The Straight Dope | The Straight Dope | Chicago Reader

The Straight Dope 


Mindful of our discussion earlier this year about the importance of washing one's hands after going to the bathroom (January 12, February 2) and recalling my comment that urine itself, being fairly sterile, is not the problem, a reader sent me a clipping from the March/April 1996 Yoga Journal.

Here's the headline: "Drink to Your Health: Wealthy French women bathed in it, Chinese doctors used it to soothe sore throats, and now you--all squeamishness aside--can drink it to cure what ails you."

Guess what "it" is.

You guessed right.

I'm serious.

I quote author Blake More:

"Odds are you're among the 27 million Americans who recycle....Would you be willing to take the act of recycling a step further and internally honor your bodily home, if it meant you'd have more energy, a stronger immune system, and an ageless complexion? Of course you would."

Welcome to urine therapy.

All it takes, says Blake, is eight ounces a day.

Blake first heard about UT from a naturopath in Japan. Of course she had to try it--wouldn't you? Four years later, she reports, "I'm a different person. I'm more in tune with my body's needs and functions, and no longer anemic or hypoglycemic. I rarely get colds, haven't had the flu in years, and the yeast infection that had long been plaguing me is gone.... I now feel healthy and strong." Only problem is gargling with those little deodorant blocks.

She goes on to give a long list of diseases, including many related to AIDS, that urine therapy will supposedly alleviate. The list includes everything from gangrene to hair loss to malaria. Sure.

While I don't suppose there's any danger urine therapy will become the next macarena, I did take the precaution of checking out the concept with University of Chicago kidney specialist Dr. John Asplin. He thought urine consumption in moderate quantities was probably harmless.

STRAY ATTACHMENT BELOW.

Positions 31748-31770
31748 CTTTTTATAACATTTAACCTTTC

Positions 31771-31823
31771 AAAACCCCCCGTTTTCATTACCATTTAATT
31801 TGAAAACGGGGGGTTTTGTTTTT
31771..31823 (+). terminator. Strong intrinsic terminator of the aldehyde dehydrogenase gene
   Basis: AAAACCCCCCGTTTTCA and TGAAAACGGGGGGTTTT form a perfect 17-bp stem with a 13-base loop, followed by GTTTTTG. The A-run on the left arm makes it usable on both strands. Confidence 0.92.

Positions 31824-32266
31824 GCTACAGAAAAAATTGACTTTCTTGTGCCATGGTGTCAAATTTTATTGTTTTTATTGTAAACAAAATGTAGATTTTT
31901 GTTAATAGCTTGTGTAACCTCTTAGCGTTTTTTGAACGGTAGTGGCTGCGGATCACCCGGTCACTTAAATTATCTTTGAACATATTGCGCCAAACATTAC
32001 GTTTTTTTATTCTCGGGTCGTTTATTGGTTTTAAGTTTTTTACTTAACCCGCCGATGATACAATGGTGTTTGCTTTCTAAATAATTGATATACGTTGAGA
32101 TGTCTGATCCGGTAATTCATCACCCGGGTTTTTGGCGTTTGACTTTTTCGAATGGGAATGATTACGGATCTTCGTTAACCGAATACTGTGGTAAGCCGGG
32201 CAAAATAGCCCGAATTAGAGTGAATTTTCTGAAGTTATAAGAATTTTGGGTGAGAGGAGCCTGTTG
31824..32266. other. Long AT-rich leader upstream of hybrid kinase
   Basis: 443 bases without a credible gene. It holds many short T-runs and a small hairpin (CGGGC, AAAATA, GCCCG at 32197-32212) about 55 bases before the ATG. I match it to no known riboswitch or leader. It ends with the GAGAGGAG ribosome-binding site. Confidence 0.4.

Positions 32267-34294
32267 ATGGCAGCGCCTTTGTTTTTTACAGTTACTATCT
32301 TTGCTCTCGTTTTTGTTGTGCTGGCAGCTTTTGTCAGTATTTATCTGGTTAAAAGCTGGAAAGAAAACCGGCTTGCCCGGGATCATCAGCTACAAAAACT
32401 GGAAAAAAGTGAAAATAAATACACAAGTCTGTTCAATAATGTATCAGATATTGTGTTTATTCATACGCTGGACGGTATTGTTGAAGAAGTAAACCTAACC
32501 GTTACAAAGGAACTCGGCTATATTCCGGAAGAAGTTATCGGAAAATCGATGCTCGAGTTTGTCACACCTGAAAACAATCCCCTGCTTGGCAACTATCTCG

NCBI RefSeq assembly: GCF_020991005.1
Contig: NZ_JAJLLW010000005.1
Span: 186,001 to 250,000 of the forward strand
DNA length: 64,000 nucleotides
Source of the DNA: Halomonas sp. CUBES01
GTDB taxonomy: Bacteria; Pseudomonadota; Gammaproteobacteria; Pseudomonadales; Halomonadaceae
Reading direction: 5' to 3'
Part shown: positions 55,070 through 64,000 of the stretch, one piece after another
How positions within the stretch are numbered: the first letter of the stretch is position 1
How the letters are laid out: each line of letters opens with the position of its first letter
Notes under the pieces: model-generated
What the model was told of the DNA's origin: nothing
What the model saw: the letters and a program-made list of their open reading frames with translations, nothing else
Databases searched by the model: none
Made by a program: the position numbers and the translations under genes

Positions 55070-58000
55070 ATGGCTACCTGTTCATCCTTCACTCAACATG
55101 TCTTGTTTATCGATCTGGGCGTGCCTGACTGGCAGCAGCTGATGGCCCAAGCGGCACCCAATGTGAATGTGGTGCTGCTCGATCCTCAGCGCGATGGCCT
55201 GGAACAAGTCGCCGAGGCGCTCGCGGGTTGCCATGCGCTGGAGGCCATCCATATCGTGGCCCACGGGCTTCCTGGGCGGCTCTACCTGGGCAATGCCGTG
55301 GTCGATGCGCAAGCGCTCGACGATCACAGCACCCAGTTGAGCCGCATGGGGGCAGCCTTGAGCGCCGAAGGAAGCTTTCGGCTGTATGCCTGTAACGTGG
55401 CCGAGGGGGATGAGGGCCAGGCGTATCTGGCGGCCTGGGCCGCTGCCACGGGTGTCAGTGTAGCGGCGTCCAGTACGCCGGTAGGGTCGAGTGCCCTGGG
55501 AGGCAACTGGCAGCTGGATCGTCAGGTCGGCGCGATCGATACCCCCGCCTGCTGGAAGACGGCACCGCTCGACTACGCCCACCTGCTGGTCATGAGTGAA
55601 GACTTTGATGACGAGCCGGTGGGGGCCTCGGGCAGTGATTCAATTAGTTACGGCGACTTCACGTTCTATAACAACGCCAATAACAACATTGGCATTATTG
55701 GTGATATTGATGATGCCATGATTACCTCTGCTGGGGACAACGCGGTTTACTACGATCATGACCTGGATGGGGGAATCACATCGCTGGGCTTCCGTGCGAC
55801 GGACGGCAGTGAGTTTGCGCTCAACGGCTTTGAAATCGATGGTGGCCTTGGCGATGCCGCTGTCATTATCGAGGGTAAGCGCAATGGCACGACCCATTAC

The stuff is fairly sterile, and if you do happen to have a urinary-tract infection or something, well, you've already got whatever germs you're consuming. (Former Indian prime minister Moraji Desai, a daily urine drinker, lived to be 99.)

On the other hand, Asplin said, UT isn't likely to do you much good either. Listen to your body. Your body is saying, "I just got rid of this stuff, granola-brain. Are you nuts?"

But if you want to try it, be my guest. Just don't eat any asparagus first.


Longtime readers will recall the heated debate in this space some years ago over the identity of a tree, originally spotted in Los Angeles, that at certain times of the year smelled like, uh, sperm. (To be precise, like semen. But you know what we mean.)

It wasn't our idea to get into this repulsive topic. It did, however, capture the imagination of the Teeming Millions. Not that the Teeming Millions were much help getting to the bottom of it. Despite repeated pleas, no one ever sent us an identifiable sample, and we never settled the matter.

The controversy flared anew on our America Online message board last summer. But this time our call for samples got results. In fact, we got two samples--one from Robert Williams, the other from Brian Maffitt.

Just one little problem. They weren't the same tree. What's more, neither of them was one of the trees suggested in our previous go-round on this subject.

According to a plant expert at Morton Arboretum, one specimen was an ailanthus, aka tree of heaven, and the other was a species of chestnut. The chestnut was pretty dry by the time I got it, but the ailanthus--no question, definitely spermlike.

Previously the consensus was that the sperm tree was the carob tree, with one radical holding out for the California privet. Now we've got three or four possible sperm trees out there.

So there you have it. The truth ain't pretty. But I feel you need to know.

Art accompanying story in printed newspaper (not available in this archive): illustration/Slug Signorino.

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